Diabetes, Joint disorders | May 31, 2018 | Author: Naturopath
Neuropathy is a nerve condition that leads to pain, numbness and tingling in different areas of the body. Diabetes is the leading cause of the condition, but other factors include injury, certain medications and exposure to toxins. There are different kinds of neuropathy and this can result in different treatments for each.
Your nervous system consists of two parts. The central nervous system includes your brain and spinal cord and your peripheral nervous system involves nerves which branch out to reach the rest of your body. Messages are transmitted between these two components to regulate a large range of functions such as:
Different types of neuropathy are named according to the body part affected, the cause of nerve damage or the number of nerves affected.
Focal or mononeuropathy involves only one nerve, most often in your hand, head, torso or leg. The most common types of focal neuropathy are entrapment syndromes, such as carpal tunnel syndrome or sciatica.
Diabetic neuropathy is a common type of neuropathy. Over time, high blood glucose levels and levels of fats in the blood from diabetes can damage your nerves.
Diabetic neuropathy commonly affects the nerves of the hands and feet but can involve other nerves in different areas.
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Autonomic neuropathy occurs when there is damage to the nerves that control the body’s automatic functions. This can lead to problems with digestion, blood pressure, sex organs, sweat glands, eyes and bladder function. The damage can also lead to hypoglycaemia unawareness.
Peripheral neuropathy affects nerves in outer (peripheral) parts of the body such as the feet, legs and less commonly the hands and arms. This type of neuropathy is very prevalent. About one-third to one-half of people with diabetes have peripheral neuropathy.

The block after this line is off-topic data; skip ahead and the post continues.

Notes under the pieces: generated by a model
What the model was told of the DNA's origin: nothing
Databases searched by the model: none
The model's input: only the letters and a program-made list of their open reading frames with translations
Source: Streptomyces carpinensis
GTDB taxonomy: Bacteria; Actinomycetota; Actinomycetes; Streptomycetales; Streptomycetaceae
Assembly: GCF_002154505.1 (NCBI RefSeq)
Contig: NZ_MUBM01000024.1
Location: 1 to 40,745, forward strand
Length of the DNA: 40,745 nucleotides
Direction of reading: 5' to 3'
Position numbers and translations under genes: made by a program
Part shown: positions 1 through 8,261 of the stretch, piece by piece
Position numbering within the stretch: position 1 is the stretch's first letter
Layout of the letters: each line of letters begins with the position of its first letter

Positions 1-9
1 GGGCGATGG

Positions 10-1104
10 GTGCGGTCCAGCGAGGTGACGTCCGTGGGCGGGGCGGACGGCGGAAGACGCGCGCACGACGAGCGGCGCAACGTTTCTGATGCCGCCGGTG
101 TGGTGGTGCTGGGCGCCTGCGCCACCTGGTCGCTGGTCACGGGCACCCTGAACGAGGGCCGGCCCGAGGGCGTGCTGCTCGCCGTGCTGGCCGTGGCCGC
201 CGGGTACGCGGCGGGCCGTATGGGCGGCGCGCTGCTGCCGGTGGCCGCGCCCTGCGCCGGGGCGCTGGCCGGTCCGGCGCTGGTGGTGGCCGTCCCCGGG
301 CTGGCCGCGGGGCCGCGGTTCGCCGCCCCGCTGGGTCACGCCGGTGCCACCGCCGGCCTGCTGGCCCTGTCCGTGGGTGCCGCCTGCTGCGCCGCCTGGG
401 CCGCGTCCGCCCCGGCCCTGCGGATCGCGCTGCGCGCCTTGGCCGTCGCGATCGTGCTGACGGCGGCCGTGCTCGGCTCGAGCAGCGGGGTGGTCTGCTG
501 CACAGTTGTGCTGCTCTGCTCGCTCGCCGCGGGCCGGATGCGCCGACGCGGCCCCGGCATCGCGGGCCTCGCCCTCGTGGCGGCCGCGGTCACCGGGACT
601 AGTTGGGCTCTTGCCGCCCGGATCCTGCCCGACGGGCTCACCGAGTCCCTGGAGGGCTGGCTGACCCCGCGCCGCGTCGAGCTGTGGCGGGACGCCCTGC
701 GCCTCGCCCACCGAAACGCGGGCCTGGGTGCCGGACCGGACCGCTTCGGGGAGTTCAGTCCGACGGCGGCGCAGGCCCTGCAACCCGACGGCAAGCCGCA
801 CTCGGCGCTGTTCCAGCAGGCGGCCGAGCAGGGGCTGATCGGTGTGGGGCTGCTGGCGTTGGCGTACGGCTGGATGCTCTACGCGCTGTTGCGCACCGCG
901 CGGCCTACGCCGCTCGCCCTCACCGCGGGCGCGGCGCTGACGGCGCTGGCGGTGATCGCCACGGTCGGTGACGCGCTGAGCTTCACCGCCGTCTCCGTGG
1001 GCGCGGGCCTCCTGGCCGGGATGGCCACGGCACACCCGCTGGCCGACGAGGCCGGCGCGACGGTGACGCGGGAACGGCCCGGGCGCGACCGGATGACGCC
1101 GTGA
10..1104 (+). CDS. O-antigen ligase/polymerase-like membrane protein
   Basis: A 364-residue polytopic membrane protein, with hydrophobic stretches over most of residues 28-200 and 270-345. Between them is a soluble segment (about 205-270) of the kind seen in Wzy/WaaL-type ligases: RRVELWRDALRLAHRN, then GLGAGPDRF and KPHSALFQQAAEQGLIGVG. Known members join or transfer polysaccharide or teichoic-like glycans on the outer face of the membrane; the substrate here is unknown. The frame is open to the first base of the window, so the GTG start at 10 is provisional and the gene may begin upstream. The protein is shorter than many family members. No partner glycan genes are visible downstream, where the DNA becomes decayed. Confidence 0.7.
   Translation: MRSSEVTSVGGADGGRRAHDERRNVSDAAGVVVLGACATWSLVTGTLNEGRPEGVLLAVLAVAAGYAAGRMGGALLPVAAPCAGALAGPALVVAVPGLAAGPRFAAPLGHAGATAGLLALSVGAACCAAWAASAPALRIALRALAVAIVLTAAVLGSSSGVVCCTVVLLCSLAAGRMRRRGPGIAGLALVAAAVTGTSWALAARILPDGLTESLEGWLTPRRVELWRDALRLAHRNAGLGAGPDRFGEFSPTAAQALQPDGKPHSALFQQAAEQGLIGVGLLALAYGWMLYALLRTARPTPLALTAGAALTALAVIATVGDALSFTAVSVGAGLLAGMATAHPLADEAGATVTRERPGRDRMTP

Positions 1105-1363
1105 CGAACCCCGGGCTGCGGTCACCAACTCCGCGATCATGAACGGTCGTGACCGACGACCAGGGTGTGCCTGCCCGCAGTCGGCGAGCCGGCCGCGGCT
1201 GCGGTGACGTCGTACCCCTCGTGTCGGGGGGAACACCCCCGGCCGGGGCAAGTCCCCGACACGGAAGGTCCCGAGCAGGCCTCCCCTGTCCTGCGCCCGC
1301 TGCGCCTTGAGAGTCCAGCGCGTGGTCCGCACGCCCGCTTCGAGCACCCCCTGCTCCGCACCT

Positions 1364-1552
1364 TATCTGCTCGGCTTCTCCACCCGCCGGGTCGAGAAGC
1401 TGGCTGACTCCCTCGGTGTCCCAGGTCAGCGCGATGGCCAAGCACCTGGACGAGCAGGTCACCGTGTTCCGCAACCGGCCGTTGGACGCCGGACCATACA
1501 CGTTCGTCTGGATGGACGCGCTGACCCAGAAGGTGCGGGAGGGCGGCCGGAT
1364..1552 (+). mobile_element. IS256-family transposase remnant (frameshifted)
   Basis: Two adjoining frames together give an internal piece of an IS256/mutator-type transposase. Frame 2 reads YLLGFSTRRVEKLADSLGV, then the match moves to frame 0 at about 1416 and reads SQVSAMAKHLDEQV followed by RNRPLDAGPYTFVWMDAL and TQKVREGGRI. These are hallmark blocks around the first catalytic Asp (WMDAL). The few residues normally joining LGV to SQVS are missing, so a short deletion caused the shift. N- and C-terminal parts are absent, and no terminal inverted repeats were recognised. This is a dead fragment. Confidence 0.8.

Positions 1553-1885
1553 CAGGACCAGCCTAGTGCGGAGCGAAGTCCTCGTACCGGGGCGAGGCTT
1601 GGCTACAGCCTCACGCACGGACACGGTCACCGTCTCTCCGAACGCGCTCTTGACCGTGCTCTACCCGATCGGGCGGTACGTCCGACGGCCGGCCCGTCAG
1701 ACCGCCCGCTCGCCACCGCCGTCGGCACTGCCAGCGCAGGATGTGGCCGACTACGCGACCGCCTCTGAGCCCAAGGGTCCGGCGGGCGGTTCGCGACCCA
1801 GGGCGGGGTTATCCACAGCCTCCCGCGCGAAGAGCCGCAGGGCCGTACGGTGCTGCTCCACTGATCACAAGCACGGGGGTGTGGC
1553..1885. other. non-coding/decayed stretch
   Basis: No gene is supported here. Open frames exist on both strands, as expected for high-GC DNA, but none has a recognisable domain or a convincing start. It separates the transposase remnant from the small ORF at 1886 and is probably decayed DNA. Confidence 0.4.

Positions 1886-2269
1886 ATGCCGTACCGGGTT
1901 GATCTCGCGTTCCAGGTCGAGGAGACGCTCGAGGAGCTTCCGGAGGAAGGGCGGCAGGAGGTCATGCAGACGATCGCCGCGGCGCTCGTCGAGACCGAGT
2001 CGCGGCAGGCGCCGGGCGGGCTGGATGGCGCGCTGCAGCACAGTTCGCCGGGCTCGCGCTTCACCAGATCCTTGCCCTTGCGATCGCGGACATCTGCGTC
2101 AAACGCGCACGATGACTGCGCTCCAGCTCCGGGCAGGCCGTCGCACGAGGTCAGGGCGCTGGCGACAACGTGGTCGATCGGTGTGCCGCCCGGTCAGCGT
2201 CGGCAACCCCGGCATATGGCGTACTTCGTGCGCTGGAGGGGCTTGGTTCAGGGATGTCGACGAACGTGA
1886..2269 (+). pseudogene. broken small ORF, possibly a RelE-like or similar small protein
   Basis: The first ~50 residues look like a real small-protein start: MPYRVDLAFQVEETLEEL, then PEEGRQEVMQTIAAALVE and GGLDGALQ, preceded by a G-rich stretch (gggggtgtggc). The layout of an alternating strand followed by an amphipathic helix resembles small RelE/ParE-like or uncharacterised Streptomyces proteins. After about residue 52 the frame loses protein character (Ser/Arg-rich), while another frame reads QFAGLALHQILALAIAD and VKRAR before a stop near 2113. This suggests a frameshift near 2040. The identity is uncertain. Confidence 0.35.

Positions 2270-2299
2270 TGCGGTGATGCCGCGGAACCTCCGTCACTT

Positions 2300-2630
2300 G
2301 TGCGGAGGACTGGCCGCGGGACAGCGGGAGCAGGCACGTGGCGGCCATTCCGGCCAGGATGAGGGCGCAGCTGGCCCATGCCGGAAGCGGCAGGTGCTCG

Proximal neuropathy affects the muscles of the hips, buttocks or thighs. It is a rare but disabling type of neuropathy that usually only affects one side of the body.
Polyneuropathy affects several nerves at the same time. Most people with neuropathy have polyneuropathy.
In autonomic neuropathy blood pressure, temperature control, digestion, bladder function and even your sexual response can be affected. Proximal neuropathy can cause pain and weakness in hips and thighs.
As there are many different causes of neuropathy and treatment will vary depending on the individual’s circumstances. If you suffer from neuropathy here are some ways in which you can get relief.
In diabetics, or even those with pre-diabetes, tightly controlling blood sugars is a must.
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This can be obtained by adhering to a low glycaemic index diet and exercising regularly.
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Cut out the processed food and replace this with wholegrains, fish, fruit and loads of vegetables.